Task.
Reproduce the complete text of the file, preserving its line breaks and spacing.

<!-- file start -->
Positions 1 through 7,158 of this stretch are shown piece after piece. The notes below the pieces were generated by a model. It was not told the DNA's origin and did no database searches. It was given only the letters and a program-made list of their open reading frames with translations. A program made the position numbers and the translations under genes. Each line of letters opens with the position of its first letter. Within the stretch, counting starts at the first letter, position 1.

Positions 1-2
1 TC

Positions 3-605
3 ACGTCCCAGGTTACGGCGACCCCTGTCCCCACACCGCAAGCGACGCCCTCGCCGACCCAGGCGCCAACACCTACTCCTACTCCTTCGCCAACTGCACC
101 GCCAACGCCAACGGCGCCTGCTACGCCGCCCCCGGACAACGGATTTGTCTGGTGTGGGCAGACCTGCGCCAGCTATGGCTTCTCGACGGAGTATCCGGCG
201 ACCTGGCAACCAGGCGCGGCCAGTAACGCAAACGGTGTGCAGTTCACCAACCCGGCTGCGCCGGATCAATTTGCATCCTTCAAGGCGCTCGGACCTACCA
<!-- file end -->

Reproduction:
Positions 1 through 7,158 of this stretch are shown piece after piece. The notes below the pieces were generated by a model. It was not told the DNA's origin and did no database searches. It was given only the letters and a program-made list of their open reading frames with translations. A program made the position numbers and the translations under genes. Each line of letters opens with the position of its first letter. Within the stretch, counting starts at the first letter, position 1.

Positions 1-2
1 TC

Positions 3-605
3 ACGTCCCAGGTTACGGCGACCCCTGTCCCCACACCGCAAGCGACGCCCTCGCCGACCCAGGCGCCAACACCTACTCCTACTCCTTCGCCAACTGCACC
101 GCCAACGCCAACGGCGCCTGCTACGCCGCCCCCGGACAACGGATTTGTCTGGTGTGGGCAGACCTGCGCCAGCTATGGCTTCTCGACGGAGTATCCGGCG
201 ACCTGGCAACCAGGCGCGGCCAGTAACGCAAACGGTGTGCAGTTCACCAACCCGGCTGCGCCGGATCAATTTGCATCCTTCAAGGCGCTCGGACCTACCA